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On my computer running Windows XP Pro SP3 I have a folder on my desktop that is very important. How can I lock it so that I can alter anything in it, but the folder itself cannot be removed without resetting a (lock/unlock?) switch?

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Your folder is obviously not that important if the only copy you have is on the desktop of a single computer. You should always assume that your data will be completely unrecoverable the next day, and plan as you would if that were to be the case. –  AttackingHobo Apr 17 '11 at 0:15
    
Where does it say I don't have it backed up? –  Xavierjazz Apr 17 '11 at 2:19
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I assumed that a person who wants to keep a folder from being deleted because it is important, that the person doesn't have backups, because if any of my important folders are deleted, I would just restore from backup. –  AttackingHobo Apr 21 '11 at 0:44
    
This is no answer or help. Did you read the question? –  Xavierjazz Apr 21 '11 at 14:21
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And because it is not an answer or help I put it in a comment instead of an answer. –  AttackingHobo Apr 21 '11 at 18:40

2 Answers 2

up vote 16 down vote accepted

You can set the "Delete" and "Delete subfolders and files" permissions to "Deny" under Properties → Security → Advanced.

(Screenshot)

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This requires XP Pro and will not work on the popular Home version. –  paradroid Apr 16 '11 at 21:29
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You would still be able to access this menu by booting Windows XP Home Edition into Safe Mode. Since you only need to make the change once, it wouldn't be too much of a hassle. –  nhinkle Apr 16 '11 at 21:30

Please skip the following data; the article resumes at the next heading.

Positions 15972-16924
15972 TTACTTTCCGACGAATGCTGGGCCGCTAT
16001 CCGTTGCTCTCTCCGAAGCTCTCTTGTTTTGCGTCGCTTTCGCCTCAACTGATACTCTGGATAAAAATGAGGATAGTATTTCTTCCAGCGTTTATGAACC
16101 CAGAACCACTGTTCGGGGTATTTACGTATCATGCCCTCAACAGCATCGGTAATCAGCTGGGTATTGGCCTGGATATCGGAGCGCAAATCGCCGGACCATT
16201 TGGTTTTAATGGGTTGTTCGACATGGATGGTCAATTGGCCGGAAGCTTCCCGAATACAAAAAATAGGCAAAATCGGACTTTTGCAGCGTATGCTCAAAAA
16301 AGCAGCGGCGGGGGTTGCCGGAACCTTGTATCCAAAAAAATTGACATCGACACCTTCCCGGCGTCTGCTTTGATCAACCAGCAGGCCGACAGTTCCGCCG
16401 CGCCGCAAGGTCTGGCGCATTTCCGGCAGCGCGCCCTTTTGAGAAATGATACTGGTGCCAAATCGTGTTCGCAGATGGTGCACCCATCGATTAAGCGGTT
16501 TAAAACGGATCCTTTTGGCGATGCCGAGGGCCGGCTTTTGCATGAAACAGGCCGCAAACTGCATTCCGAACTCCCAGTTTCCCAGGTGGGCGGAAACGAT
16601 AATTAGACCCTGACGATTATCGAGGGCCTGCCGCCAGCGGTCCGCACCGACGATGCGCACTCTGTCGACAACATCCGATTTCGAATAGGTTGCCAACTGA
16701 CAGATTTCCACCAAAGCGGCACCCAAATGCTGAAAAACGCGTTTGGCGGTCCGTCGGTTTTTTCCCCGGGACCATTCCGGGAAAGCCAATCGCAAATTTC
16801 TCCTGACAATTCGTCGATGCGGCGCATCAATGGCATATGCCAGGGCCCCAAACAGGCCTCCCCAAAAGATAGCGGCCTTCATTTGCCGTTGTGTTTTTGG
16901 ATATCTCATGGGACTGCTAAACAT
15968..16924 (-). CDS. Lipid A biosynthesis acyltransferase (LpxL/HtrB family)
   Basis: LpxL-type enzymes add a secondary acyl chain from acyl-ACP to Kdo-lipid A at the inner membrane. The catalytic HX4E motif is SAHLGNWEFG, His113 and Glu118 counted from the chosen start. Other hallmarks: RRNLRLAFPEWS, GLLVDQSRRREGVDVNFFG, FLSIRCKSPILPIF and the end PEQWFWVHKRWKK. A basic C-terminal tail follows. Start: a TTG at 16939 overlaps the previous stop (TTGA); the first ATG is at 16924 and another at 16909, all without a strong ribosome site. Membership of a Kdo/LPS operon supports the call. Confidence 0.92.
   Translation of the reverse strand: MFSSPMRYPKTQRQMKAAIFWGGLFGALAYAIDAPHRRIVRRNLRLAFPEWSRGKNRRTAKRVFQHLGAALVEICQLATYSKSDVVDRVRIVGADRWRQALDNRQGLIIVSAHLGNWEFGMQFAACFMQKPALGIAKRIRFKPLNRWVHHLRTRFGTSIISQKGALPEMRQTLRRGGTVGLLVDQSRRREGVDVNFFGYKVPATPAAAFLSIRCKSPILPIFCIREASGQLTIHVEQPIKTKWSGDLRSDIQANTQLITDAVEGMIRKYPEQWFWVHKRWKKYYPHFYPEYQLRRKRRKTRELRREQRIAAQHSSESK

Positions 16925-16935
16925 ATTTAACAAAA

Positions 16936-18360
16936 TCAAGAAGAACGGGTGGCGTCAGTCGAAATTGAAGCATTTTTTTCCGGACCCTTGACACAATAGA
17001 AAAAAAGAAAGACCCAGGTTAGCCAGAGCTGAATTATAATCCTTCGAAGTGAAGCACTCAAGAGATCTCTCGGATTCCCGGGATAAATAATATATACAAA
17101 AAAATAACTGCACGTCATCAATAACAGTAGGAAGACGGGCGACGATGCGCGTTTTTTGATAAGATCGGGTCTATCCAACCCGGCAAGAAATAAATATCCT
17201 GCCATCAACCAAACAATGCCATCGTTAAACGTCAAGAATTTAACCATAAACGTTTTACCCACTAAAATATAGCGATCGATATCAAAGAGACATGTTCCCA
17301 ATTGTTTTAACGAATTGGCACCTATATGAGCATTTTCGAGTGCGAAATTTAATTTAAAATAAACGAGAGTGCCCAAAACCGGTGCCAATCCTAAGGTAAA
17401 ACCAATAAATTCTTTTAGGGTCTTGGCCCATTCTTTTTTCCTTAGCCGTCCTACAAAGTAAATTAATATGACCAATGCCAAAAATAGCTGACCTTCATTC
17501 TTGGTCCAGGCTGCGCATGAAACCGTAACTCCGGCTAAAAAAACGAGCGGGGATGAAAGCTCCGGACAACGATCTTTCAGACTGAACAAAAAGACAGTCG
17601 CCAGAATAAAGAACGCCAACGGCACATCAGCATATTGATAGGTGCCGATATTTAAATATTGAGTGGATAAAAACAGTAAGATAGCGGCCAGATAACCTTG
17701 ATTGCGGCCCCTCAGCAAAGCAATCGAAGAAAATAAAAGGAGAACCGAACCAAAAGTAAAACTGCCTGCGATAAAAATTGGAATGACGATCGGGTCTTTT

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@Xavier: 1) It's not different, I just didn't include the username prompt. You can use "Everyone" as a name. –  grawity Apr 16 '11 at 22:05
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@Xavier: 2) Yes. –  grawity Apr 16 '11 at 22:06
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@paranoid: Try seeing if changing the SharingWizardOn value in HKCU\Software\Microsoft\Windows\CurrentVersion\Explorer\Advanced will get you the screen in normal boots. –  Mehrdad Apr 17 '11 at 0:10

I'm afraid this is not possible.

Either you remove write permissions, and then it's read-only, or you allow writes and then it is also possible to delete (since this is considered as a write operation).

What I'd recommend if you have very important data is that you back it up, either locally or to be safer on a remote location; one good and easy option to achieve that would be to register for a dropbox account - that will allow you to recover the files if they happen to be deleted, and if you only use up to 2GB of data it is completely free.

Edit: For Windows (I read a bit too promptly), it is indeed possible to specify the permissions in a more fine-grained manner in the Security settings of the folder/files. You can not prevent an admin to assign itself the delete permissions though. In any case, if you're afraid of someone else deleted the files, I'd say a backup is still recommended. And if you're afraid of accidentally deleting the files.. Well back it up either way :)

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Thank you for your suggestion (+1) and response. This file is much too large to be "clouded" freely. I suspect you are correct, but I will wait a while before I accept your answer, just in case. Regards. –  Xavierjazz Apr 16 '11 at 21:14
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Re "it is also possible to delete (since this is considered as a write operation)": This may be true for POSIX, but not for NTFS, which has distinct "create folders", "create files", "delete" and "delete child" permission bits. –  grawity Apr 16 '11 at 21:20
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Also, "Deny" permissions do apply to administrators. (However, administrators can always take ownership of any object, and the object's owner can always read and change the object's permissions.) Nevertheless, +1 for making a backup. –  grawity Apr 16 '11 at 21:29
    
@grawity: Fair enough. I just glared at the basic permissions and forgot to check the detailed list. Thanks for correcting. –  Seldaek Apr 16 '11 at 21:29
    
If you're just trying to prevent accidental, non-malicious deletion, Grawity's answer will work fine, and it is completely possible. Obviously, if somebody is trying to delete the file and has admin access, there would be a way to do so, note he says "without resetting a (lock/unlock?) switch". –  nhinkle Apr 16 '11 at 21:32

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